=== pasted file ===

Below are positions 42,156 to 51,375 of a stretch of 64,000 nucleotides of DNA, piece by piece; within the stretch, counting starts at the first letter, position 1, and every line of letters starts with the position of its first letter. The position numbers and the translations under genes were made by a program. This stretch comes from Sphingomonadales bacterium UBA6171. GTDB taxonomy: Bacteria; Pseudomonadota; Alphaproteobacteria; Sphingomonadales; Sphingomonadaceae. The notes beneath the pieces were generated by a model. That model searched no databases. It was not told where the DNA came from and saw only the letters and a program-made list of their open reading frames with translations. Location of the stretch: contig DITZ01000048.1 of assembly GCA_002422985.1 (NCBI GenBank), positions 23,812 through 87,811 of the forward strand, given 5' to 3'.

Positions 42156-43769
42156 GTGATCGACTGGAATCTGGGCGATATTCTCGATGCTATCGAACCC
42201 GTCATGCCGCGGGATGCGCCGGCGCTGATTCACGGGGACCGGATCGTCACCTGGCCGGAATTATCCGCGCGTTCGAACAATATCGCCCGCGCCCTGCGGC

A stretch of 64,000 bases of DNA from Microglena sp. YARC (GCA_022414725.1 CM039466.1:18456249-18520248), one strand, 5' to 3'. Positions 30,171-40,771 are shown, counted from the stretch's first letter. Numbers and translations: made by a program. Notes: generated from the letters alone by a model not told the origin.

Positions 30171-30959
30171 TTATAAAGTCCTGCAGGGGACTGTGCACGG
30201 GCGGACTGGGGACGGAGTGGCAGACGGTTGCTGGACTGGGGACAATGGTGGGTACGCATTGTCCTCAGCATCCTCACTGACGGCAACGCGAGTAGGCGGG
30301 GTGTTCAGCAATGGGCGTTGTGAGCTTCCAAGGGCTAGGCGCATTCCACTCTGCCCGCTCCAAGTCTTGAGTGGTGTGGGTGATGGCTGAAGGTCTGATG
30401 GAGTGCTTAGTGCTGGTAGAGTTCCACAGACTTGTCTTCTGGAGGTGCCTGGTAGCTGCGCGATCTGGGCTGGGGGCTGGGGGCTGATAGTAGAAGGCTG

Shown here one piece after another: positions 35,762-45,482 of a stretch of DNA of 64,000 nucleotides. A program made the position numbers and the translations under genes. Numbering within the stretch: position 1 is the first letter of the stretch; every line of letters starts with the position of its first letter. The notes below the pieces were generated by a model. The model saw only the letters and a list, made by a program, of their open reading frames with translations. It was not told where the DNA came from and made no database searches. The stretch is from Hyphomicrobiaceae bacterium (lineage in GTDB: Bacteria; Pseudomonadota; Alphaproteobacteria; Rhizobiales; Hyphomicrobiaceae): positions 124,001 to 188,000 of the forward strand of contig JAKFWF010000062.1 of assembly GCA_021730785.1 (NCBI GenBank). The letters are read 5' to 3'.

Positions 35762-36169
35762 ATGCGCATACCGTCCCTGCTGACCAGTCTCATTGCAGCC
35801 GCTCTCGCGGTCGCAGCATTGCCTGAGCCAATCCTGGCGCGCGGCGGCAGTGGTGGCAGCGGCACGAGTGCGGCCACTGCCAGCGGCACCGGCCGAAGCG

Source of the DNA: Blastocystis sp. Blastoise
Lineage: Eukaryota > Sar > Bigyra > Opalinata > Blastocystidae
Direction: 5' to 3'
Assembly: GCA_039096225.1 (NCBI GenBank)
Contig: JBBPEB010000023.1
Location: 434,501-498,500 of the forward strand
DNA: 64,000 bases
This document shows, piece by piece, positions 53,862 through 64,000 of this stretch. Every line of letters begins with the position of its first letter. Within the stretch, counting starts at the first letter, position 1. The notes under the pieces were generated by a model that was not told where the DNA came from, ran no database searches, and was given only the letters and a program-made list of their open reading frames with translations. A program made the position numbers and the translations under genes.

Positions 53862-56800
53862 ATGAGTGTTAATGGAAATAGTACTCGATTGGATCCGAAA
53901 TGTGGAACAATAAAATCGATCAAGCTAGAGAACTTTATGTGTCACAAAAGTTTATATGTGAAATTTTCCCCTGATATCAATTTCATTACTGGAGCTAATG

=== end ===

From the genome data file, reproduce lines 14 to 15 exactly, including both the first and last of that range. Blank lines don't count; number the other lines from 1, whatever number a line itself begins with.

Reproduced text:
35801 GCTCTCGCGGTCGCAGCATTGCCTGAGCCAATCCTGGCGCGCGGCGGCAGTGGTGGCAGCGGCACGAGTGCGGCCACTGCCAGCGGCACCGGCCGAAGCG

Source of the DNA: Blastocystis sp. Blastoise